There are thousands of semi-trucks on America’s highways every day, hauling everything from food and furnishings, to building supplies and everything else that helps our country run. Unfortunately, there are also many tractor trailer wrecks as well, putting both truckers and passenger car occupants in harm’s way. Safety organizations and truck accident lawyers have identified some behaviors that can cause these accidents, many misunderstood because of various myths associated with 18-wheeler safety and the trucking industry in general. I-45 trucking accident attorneys bring a few of these myths to light below, suggesting that truck drivers and anyone else on the road understand the truth behind these inaccurate myths for greater safety.
Myth – Posted Ramp and Curve Speed Limits Apply to All Vehicles
Truth – The posted speed limits on entrance and exit ramps as well as other curves are for passenger cars and other small vehicles. Large trucks that take curves at posted speed limits can lose control or flip over. For this reason, all truck drivers should negotiate curves and ramps below posted speed limits.
Myth – Experienced Drivers Can Slow A Truck Traveling At A High Speed in Less Distance
Truth – Experience has nothing to do with slowing a fast-moving truck; that relies on speed, weight, and driving conditions. Even experienced truck drivers must leave enough room to stop without causing a collision – and increase that distance in less than ideal circumstances, since slowing usually takes longer.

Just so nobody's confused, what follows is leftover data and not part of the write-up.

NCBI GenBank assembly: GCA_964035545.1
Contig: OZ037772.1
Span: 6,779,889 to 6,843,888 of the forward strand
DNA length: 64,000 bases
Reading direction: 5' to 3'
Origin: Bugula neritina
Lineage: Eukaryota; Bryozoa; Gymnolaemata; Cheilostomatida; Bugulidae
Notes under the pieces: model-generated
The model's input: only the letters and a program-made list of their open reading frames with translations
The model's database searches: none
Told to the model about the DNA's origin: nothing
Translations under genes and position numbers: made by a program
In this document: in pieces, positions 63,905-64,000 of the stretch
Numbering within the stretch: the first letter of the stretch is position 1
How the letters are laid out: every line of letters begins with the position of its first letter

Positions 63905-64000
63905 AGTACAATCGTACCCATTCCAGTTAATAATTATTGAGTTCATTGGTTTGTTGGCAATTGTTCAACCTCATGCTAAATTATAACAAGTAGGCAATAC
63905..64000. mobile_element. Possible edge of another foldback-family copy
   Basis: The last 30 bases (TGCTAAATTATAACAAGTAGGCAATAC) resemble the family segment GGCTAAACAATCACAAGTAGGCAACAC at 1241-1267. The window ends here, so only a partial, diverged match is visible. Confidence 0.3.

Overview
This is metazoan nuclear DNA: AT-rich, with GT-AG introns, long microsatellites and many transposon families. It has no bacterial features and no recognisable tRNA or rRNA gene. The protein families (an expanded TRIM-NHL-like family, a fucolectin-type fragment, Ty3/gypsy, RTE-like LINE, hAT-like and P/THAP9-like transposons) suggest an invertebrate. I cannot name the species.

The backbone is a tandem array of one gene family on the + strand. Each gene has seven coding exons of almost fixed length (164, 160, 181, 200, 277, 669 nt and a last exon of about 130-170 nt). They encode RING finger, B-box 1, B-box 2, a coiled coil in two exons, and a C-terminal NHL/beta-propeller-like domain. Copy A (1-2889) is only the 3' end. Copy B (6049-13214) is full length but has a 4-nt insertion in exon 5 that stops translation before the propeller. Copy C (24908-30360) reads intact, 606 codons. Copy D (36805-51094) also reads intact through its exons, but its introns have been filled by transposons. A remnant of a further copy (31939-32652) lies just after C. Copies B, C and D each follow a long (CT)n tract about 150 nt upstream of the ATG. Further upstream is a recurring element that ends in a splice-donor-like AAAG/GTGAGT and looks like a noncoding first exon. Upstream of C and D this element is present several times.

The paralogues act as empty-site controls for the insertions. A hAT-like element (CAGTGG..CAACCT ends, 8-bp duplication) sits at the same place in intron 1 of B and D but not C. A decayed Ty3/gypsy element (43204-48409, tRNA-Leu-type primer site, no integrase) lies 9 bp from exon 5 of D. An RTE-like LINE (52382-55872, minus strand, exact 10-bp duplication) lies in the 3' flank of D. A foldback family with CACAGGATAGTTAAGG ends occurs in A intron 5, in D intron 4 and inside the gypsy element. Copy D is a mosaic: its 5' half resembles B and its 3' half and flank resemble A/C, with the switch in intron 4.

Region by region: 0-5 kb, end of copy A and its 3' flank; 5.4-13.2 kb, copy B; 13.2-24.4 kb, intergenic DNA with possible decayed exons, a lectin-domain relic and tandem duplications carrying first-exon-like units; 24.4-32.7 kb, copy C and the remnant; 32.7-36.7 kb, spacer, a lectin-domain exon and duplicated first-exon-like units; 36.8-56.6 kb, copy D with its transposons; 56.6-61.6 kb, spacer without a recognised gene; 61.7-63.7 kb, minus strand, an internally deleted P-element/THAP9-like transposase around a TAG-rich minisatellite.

Myth – Driving More Miles Allows Drivers to Make More Money
Truth – In reality, it usually works in the opposite way, since longer hours mean greater levels of fatigue, more mistakes, and a greater risk of tractor trailer wrecks. Drivers or companies not making enough money on trips are not properly budgeting. Operating with an increased overhead reduces profits, requiring drivers and companies to look at operating expenses to find the problems. A company does not control how much a driver gets paid per mile. This is controlled by the commercial shipping industry, specifically to prevent problems that could arise if shippers were in control.
Myth – Other Drivers Know How to Drive Around Big Trucks
Truth – Drivers of semi-trucks must always assume that other drivers do not realize the dangers of driving near big rigs. It should not be assumed all drivers understand about blind spots, or that trucks require a much greater stopping distance in order to actually come to a stop without hitting the vehicle in front of them. Truck drivers must always be alert and pay attention to their own actions and vehicle and the actions of the drivers around them to avoid trucking accidents.
Myth – Distractions Do Not Happen As Frequently As Suggested
Truth – In actuality, more things cause driver distraction than most drivers realize. Distracted driving, including drowsy driving from inadequate rest, is one of the major causes of tractor trailer wrecks. With cellphones, electronic logging, on-board devices, music playing, lack of quality sleep, and many others, drivers almost always face actions that distract them and should be avoided. Even eating or medications can cause distracted driving, so there is much more validity to this “myth” than many choose to believe.
I-45 trucking accident attorneys suggest the lesson to be learned is that trucking is a challenging, sometimes dangerous profession that poses risks to everyone on the road. Truck accident lawyers encourage truck drivers to be aware of the truths about trucking accidents and causes – and work to improve safety habits!
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